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A CurtainUp Review

I was just talking to "God" and even though you seem to have forgotten about "God," "God" thinks about you pretty much all the time and now "God" wants you, so I'm here to come grab you. . ."God" also needs a report from you. . .
— "Death."

Brook Bloom and Marylouise Burke (photo: Monique Carboni)
Branden Jacobs-Jenkins has been turning out a much applauded play each year since 2014. He also nabbed a MacArthur genius prize and became a Pershing Square Signature Center Resident 5 playwright.

While each of the talented Jacob-Jenkins' plays is fresh and different ( Octoroon , Appropriate and Gloria ) they have one thing in common: All delve into how you can't ever really put a "The End" sign on the past.

In Everybody, now in its World premiere at the Signature Center's Diamond Theatre, Jacob-Jenkins goes back even further than he did with his version of Dion Boucicault's 1859 melodrama An Octoroon. A 15th century morality play called Everyman is now his dramatic building block. It chronicles an allegorical Everyman's accounting of his life to the Almighty before journeying to the Great Beyond.

With Marylouise Burke cast as the Almighty's assistant, "Death", Jacob-Jensen is clearly back in the satiric spoofing territory of An Octoroon. Though there's no saying "Get Lost" to this "Death". . . relax.

I can't think of anyone who does "adorably quirky" better than Marylouise Burke. So, rest assured that her Grim Reaper is going to be more cute and ditzy than scary.

That's not to say that Burke's "God" is just fooling around. Her intent in summoning a representative "Everybody" to account is literally deadly. However, not being a queen of mean, she'll allow time for her chosen "Everybody" to fine tune that report to win favor with "God" and also try to find somebody to go along on that final journey.

As Burke is hardly a traditional choice to play the Almighty's assistant, neither is the actor playing "God." Like "Death" this "God" is a woman. She's also African-American and wears an usher's uniform.

All this may well have you wondering what happened to the 15th Century Everyman. What happened, of course, is that the witty and inventive Jacob-Jenkins has put his own comic spin on that play.

With the help of Director Lila Neugebauer and eight versatile actors besides Ms. Burke, Everybody manages to be a very much "now" production. Though it is indeed about death, it's a cheeky, provocative and laugh-filled departure from the very serious inspirational source's firm belief in an afterlife.

Since death remains shrouded in uncertainty, our exploration of that inevitable happening ends up being all about life. Still Everybody, actually sticks pretty closely to the old tale's plot:
The theory driving the story is that what happens to us in this great unknown depends on how we've lived our lives. In other words, the good and evil deeds of one's life will be tallied by God after death, as in a ledger book. This plays out as an allegorical accounting of his life by Everyman, as a representative of all mankind. He summons other allegorical characters with the hope of improving his "account" and accompanying him on this final journey. Each of these characters personifies an abstract idea. And, through the interactions with them, Everyman ultimately realizes that he must journey on alone.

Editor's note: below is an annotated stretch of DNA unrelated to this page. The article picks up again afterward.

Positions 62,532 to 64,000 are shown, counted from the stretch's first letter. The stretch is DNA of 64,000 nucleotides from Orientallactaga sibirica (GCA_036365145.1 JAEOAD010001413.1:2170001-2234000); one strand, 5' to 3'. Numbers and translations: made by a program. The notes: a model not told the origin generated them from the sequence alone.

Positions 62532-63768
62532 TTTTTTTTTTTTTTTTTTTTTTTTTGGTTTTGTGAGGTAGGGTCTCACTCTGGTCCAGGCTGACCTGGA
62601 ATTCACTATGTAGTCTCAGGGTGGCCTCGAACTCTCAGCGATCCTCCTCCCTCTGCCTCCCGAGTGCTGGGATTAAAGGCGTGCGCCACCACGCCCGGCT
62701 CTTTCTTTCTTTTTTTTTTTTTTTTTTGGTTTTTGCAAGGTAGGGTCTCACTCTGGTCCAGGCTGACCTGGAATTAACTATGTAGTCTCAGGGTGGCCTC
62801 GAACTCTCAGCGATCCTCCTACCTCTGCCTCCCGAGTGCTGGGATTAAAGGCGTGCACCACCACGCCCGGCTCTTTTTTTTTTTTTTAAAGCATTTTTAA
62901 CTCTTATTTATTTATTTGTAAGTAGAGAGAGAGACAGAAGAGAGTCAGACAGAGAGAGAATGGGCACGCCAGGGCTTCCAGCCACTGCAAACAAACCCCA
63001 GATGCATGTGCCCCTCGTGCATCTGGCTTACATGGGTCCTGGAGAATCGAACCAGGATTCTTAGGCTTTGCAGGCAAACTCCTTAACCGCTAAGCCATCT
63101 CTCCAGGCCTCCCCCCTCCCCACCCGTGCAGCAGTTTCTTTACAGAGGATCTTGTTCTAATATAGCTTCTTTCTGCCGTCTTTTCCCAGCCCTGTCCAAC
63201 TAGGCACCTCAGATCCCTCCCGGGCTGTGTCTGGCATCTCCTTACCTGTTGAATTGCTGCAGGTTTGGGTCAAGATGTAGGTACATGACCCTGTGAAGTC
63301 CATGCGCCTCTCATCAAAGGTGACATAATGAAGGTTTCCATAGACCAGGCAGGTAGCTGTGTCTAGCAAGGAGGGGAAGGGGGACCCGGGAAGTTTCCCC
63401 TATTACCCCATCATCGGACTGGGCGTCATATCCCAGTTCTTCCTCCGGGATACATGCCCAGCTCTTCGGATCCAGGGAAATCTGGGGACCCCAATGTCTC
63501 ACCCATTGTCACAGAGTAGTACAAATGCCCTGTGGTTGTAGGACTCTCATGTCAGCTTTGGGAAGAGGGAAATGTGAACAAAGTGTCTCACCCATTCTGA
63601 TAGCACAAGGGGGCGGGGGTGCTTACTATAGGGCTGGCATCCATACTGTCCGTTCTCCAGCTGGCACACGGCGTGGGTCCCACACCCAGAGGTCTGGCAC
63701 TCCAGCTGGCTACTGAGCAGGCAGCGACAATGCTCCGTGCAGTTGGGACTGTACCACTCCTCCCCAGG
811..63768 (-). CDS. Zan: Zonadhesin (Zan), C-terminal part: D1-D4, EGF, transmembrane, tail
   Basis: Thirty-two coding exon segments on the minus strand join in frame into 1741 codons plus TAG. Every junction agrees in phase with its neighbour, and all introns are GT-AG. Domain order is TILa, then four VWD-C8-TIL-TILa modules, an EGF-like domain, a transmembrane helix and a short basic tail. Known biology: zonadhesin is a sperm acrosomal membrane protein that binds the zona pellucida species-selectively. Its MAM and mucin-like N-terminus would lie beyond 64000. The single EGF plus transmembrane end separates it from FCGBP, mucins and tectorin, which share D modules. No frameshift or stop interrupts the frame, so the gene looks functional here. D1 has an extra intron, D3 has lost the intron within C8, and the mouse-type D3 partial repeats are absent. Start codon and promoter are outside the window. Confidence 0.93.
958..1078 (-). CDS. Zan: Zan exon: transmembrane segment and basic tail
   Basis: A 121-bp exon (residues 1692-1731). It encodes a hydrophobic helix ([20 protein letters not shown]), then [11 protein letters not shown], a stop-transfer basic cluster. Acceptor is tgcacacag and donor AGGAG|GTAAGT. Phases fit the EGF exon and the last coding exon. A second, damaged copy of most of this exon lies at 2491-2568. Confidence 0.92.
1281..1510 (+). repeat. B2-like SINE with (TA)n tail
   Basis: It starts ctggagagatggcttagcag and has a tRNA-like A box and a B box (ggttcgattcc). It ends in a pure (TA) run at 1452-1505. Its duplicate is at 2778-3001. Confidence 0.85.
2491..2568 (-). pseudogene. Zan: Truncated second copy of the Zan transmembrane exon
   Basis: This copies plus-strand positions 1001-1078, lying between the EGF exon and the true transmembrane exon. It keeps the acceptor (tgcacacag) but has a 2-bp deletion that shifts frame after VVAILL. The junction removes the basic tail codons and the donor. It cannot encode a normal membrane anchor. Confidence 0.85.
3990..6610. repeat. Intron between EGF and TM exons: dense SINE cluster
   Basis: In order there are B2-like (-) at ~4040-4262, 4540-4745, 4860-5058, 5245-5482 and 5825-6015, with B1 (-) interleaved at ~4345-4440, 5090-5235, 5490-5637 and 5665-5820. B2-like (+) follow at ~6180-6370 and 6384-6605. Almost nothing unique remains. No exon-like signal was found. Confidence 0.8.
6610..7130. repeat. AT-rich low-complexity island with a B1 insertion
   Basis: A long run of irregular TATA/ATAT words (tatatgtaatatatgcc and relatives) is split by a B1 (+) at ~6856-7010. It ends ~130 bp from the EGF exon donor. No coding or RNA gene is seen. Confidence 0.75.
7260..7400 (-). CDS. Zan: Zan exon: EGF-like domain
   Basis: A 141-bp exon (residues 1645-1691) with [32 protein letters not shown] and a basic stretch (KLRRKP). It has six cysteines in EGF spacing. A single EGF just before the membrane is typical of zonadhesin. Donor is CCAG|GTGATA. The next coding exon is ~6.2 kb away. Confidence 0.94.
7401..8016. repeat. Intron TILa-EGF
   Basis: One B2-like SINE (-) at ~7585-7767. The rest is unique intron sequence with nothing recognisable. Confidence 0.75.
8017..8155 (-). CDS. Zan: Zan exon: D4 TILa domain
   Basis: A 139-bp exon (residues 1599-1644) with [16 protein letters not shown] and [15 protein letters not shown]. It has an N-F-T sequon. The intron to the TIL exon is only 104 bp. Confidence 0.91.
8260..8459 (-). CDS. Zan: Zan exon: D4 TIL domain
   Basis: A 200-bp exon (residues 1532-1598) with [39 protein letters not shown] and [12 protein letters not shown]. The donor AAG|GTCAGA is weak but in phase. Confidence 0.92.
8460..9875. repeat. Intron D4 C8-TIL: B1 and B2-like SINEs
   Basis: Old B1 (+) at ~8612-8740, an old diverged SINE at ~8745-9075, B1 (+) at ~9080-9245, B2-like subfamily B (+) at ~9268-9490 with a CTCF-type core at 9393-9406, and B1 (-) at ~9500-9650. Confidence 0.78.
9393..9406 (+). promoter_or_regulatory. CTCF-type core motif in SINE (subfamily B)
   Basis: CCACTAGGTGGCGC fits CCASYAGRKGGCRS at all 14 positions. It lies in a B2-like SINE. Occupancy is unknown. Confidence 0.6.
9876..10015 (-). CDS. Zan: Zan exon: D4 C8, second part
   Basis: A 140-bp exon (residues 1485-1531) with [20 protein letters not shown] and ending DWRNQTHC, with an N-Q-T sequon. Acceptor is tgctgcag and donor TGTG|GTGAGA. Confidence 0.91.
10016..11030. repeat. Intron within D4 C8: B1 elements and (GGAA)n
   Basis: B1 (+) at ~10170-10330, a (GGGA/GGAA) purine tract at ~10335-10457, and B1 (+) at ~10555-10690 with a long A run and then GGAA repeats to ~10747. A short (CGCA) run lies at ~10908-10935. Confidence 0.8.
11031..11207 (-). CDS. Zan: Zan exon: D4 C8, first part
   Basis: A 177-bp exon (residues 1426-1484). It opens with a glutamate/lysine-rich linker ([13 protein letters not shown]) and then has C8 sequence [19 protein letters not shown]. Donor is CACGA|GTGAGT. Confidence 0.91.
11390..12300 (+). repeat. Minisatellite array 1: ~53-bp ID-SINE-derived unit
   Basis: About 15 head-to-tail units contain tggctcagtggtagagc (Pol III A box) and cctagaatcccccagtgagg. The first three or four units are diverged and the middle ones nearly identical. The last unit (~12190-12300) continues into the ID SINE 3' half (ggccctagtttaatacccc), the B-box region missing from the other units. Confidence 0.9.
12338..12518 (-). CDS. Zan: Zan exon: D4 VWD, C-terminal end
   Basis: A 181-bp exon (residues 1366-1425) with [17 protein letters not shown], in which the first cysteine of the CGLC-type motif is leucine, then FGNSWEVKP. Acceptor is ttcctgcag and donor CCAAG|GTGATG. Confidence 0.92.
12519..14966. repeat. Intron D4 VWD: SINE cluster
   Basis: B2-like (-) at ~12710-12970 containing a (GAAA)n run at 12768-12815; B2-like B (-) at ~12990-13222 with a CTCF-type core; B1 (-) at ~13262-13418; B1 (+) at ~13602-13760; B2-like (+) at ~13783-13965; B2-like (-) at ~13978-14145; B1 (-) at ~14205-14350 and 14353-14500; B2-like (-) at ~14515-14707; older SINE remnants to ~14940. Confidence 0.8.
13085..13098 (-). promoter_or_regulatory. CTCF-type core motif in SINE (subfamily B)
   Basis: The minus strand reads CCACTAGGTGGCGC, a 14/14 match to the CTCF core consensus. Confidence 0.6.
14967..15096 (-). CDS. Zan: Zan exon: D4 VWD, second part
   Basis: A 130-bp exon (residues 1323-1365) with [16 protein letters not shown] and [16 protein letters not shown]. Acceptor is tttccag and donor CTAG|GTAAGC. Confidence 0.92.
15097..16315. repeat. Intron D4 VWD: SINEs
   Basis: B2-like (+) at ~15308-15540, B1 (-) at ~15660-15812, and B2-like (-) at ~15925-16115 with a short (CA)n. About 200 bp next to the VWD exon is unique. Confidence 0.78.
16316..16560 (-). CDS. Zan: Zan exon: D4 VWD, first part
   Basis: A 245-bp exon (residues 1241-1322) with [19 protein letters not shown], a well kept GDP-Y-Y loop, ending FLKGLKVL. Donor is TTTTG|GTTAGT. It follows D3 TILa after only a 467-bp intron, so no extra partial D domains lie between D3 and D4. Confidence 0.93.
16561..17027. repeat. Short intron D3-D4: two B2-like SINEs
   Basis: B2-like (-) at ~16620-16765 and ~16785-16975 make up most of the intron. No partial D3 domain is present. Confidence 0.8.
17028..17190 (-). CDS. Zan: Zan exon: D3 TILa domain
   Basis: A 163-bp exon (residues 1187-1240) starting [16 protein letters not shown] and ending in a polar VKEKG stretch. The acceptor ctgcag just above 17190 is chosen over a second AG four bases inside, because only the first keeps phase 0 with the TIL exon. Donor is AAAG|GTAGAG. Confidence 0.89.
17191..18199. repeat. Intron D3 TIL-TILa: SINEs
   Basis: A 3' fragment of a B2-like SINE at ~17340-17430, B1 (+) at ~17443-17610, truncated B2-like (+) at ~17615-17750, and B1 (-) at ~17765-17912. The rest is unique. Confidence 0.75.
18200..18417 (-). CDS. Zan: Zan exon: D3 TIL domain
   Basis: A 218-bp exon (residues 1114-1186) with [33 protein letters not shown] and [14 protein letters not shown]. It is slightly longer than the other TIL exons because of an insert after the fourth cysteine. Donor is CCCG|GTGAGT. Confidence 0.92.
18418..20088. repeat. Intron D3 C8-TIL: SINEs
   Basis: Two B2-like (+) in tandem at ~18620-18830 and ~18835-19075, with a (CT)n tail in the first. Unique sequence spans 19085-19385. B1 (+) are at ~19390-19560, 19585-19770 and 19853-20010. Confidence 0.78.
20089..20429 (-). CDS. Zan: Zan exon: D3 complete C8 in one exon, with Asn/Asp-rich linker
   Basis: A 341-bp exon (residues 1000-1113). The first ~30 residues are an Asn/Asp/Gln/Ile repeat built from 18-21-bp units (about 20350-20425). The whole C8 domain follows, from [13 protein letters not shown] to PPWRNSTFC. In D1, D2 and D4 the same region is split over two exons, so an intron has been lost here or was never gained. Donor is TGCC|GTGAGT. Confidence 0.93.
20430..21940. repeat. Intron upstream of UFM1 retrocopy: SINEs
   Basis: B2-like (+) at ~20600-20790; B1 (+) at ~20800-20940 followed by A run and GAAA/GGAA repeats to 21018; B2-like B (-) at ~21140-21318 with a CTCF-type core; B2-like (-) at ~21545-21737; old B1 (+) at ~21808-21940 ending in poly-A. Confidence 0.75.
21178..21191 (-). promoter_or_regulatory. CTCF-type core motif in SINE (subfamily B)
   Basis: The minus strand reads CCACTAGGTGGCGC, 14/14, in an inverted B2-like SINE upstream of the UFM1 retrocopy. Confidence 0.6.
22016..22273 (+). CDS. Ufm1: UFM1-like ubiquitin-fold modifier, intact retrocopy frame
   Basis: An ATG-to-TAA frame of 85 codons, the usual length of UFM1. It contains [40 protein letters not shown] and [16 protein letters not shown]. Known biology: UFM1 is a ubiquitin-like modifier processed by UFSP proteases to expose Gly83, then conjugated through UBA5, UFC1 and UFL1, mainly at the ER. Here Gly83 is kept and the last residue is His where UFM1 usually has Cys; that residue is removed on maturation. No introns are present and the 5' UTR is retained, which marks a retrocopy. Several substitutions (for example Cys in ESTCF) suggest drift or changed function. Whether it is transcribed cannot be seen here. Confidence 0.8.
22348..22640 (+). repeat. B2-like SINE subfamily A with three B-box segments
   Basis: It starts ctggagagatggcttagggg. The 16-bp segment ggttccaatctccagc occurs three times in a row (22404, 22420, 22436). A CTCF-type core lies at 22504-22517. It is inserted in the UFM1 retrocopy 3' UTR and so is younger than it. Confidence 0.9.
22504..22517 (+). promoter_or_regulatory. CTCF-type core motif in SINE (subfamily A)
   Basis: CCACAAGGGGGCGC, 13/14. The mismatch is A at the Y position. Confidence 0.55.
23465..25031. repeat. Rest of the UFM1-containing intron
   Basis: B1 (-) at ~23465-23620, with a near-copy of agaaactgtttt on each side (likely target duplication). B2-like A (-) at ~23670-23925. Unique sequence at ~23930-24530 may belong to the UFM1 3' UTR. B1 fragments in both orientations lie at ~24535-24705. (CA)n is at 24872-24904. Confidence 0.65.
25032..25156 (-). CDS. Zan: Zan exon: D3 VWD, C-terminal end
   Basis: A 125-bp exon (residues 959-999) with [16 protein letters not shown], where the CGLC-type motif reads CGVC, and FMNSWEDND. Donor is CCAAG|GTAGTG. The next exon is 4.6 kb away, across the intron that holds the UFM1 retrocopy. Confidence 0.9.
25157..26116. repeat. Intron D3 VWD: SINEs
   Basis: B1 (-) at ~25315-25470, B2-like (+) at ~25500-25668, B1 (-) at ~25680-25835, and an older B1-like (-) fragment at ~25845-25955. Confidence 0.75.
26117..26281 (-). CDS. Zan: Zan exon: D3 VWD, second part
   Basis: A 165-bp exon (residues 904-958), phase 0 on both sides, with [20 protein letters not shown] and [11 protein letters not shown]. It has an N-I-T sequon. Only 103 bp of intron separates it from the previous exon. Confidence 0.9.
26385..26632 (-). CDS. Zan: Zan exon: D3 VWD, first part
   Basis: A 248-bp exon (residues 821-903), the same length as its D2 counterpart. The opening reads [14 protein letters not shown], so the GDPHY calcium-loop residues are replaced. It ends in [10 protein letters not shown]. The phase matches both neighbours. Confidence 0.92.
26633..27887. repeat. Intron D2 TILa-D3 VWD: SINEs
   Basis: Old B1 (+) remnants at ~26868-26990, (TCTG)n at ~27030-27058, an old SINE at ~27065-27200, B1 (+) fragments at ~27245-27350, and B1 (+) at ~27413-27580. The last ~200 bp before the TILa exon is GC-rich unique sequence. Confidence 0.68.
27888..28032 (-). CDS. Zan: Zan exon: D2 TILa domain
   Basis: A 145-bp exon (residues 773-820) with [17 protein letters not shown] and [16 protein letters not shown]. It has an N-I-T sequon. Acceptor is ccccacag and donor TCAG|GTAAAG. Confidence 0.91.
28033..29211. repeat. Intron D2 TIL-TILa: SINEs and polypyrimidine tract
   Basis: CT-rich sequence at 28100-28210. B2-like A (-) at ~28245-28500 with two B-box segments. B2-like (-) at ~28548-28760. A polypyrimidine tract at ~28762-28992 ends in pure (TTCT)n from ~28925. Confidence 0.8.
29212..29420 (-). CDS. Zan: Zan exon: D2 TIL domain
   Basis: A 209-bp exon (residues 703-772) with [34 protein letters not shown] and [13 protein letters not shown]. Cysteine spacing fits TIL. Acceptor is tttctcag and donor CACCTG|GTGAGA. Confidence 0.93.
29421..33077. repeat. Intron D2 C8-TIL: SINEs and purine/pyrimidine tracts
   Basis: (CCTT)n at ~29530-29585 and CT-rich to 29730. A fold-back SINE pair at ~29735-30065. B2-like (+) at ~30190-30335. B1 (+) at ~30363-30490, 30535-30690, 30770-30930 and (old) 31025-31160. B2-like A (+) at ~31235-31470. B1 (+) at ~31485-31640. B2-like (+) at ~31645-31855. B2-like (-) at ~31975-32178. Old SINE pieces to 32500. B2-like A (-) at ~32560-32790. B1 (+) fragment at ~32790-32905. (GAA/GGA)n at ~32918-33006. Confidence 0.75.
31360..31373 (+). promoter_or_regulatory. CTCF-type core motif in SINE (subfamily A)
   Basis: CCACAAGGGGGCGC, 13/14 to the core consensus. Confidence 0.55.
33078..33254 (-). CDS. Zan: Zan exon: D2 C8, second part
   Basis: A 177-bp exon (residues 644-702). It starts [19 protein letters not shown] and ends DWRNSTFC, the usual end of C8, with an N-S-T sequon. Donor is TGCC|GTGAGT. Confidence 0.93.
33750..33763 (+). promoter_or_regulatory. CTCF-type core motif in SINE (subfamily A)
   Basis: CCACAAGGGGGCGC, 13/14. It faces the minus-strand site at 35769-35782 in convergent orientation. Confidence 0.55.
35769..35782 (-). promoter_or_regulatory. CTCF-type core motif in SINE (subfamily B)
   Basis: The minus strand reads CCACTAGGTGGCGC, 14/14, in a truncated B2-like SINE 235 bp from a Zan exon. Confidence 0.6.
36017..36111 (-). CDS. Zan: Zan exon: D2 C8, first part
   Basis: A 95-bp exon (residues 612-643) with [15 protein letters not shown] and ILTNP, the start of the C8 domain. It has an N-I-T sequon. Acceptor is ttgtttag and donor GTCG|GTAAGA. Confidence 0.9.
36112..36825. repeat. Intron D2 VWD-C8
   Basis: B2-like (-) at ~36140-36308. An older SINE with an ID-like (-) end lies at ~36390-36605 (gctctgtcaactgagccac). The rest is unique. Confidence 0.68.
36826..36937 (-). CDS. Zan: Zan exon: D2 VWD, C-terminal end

The production is set up so that members of the cast take on different allegorical roles from performance to performance — Everybody, Friendship/Strength, Kinship/Mind, Courtship/Beauty/All the Shiny Evil Things, Stuff/Senses. However, Jocelyn Bioh plays "God" all the time and also triple tasks.

Having the actors emerge from seats right alongside the audience helps to establish the playful tone. ("Everybody" took a seat right in front of me just before my performance began). This is also true for the way the "turn off your cell phone" business evolves into a stand-up comedy routine and then an integral part of the play.

There's no denying that this is all very clever and audience involving. And, as is usual for any of this company's productions, the designers' work is outstanding. Laura Jellinek's final transformation of the stage that's bare except for a row of the theater's seats is especially impressive.

It should be said, however, that this whimsical sort of satire isn't everyone's coup-de-comic-riff. For this viewer the humor ran thin early on, picked up with Burke's arrival, but ultimately left me less satisfied with Everybody than the author's previous plays. But hey, that Residency 5 means I have four more chances to fall fully in love again with Mr. Jacob-Jenkins' work.

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Everybody by Branden Jacobs-Jenkins
Directed By Lila Neugebauer
Cast: Jocelyn Bioh, Brooke Bloom, Michael Braun, Marylouise Burke, Louis Cancelmi, Lilyana Tiare Cornell, David Patrick Kelly, Lakisha Michelle May, Chris Perfetti.
Sets: Laura Jellinek
Costumes: Gabriel Berry
Lighting: Matt Frey
Sound: Brandon Wolcott
Stage Manager: Amanda Spooner
Runnng time: 90 minutes, without intermisson
Signature Theatre's Irene Diamond Stage at The Pershing Square Signature Center
From 1/31/17; opening 2/21/17; closing 3/12/17
Reviewed by Elyse Sommer at February 15th Press preview

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